Pelini moves Corey Cooper from safety to cornerback and starts him five days later. The next week? Cooper doesn't play at all.
Yet Pelini gives a full-throated defense of Martinez at every opportunity.
Coaches shouldn't treat every player and every position the same. There's no question the quarterback deserves a longer leash. But how much longer?
7. A coach can re-orient the offense around his running backs.
But sooner or later, you fall behind in the second half. You have a holding penalty that creates third-and-12. The quarterback has to throw the ball. That is Martinez's major problem.
Yes, the Huskers were one-dimensional in the 1980s and '90s. But they also had great offensive lines.
Yes, the Huskers won in 2009 with vanilla game plans. But they had Ndamukong Suh and the nation's best defense.
If coaches try to turn Martinez into a game manager, someone who plays conservatively, they remove the reason for playing Martinez in the first place.
Ideally, Martinez continues making big plays AND protects the ball. His history suggests that's unlikely.
8. Martinez receives mixed messages, at least outside the program.
Some say he needs only to facilitate the offense to do his job. Some say the scheme was built around his skills and, therefore, he needs to make big plays.
Some say he needs to speak to the public to show leadership. Some say it only matters what he's like in the locker room.
One week, he appears in ESPN promos for the game of the week. The next week, his fans want him on the bench?
9. Martinez isn't alone.
The starting quarterback at Nebraska has been subject to ridicule for years, especially after games like Wisconsin. Ask Joe Dailey or Jammal Lord. Ask Scott Frost or Mike Grant.
And it's not just Nebraska. At most top-25 programs, a struggling quarterback endures similar criticism. It's the nature of the position. It's the nature of college football.
Martinez must ignore the noise. Get off social media. Forget about matching the opposing quarterback's total yardage.
Tell teammates to stop printing articles. Stop with the "Woe is me." Recognize that most Nebraska fans want him to succeed.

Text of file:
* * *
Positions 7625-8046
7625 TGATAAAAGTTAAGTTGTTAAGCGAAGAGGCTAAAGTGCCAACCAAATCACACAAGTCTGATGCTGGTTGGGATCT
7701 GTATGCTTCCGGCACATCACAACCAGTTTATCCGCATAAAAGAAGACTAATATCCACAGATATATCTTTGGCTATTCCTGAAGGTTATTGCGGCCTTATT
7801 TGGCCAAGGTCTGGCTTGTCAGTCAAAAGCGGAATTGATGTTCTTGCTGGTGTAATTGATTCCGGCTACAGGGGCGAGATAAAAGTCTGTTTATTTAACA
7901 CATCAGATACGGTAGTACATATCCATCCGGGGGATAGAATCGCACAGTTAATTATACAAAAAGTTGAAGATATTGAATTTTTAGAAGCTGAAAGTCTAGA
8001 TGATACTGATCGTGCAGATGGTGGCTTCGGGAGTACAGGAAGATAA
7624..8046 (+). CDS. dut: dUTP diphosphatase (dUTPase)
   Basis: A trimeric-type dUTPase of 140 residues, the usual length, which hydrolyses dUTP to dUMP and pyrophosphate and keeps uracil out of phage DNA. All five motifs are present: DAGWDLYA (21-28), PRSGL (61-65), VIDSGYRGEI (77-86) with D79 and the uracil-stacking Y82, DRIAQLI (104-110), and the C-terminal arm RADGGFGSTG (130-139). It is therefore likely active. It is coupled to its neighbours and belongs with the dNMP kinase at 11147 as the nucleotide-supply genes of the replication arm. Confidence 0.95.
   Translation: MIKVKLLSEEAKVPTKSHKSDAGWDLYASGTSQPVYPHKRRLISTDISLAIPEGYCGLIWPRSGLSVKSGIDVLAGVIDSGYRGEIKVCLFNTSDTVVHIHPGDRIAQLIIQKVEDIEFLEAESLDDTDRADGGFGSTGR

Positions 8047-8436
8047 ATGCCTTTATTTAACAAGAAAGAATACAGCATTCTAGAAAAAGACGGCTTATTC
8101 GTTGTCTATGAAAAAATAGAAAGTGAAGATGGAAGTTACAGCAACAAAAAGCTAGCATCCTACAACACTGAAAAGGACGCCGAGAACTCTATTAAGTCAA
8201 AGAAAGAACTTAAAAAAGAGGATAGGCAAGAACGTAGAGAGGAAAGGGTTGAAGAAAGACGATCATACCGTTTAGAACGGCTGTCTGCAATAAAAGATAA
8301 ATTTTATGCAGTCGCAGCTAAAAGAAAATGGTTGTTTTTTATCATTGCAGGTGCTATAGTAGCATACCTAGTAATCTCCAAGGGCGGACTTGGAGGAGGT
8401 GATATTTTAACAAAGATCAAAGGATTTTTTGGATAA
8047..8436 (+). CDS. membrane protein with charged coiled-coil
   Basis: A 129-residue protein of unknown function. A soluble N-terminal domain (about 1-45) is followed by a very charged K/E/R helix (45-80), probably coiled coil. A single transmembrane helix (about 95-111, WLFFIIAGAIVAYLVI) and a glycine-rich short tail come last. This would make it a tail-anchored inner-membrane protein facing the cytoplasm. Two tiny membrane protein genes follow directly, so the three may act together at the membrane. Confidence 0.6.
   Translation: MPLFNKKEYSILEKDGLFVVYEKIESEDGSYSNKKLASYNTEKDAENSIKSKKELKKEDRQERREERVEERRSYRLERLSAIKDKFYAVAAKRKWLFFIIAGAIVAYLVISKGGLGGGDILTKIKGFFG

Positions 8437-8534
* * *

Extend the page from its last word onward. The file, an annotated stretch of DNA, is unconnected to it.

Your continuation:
Pelini, meanwhile, could do Martinez a favor by being honest when he messes up. Downplaying Martinez's mistakes only emboldens the critics.
10. No coaching decision is more important than selecting the starting quarterback. That's even more true when the quarterback is an underclassman.
A wrong decision can cost a program for years. It's hard to recruit quarterbacks when you have a freshman or sophomore starter. It's hard to keep backup quarterbacks from transferring, too.
A dual-threat stud like Tim Tebow, Robert Griffin or Denard Robinson can vault a program to new heights. But if you make a mistake in talent evaluation — if you swing for the fences and miss — the rest of the roster doesn't matter.
You won't win conference championships.
NU's quarterback situation is not simply a football issue. It would be simpler if it was. But public perception matters.
The negativity surrounding Martinez threatens to sap his confidence, distract his team and undercut the entire program.
How can players focus on Ohio State when they're fielding questions on campus about why Martinez is starting — or why he's throwing interceptions?
Nebraska has dropped one game. Just one. Pelini is right to stick with his quarterback this week.
But if Martinez plays poorly Saturday — if he turns the ball over multiple times — Pelini owes it to his team and his fans to make a change.
Give someone else a chance. Take the bye week — and the Minnesota game — to prepare a new starter for the key divisional games.
The longer Pelini stays with a struggling Martinez, the more he risks his own credibility.
Pelini had a chance to bail on Martinez last year after the injury. He refused. Pelini had a chance to bail during (or after) the Oklahoma debacle. He refused.
In the offseason, Bo could've grabbed a junior college transfer. Entered the Russell Wilson sweepstakes. Kept Turner at quarterback.
He could've opened the quarterback race and distributed practice snaps more evenly. He could've used September blowouts to test Carnes.
At each opportunity to hedge his bet, Bo Pelini shoved more chips toward No. 3.
Now the pot is large. Bo's stack is small.
He better win this hand. He better be right.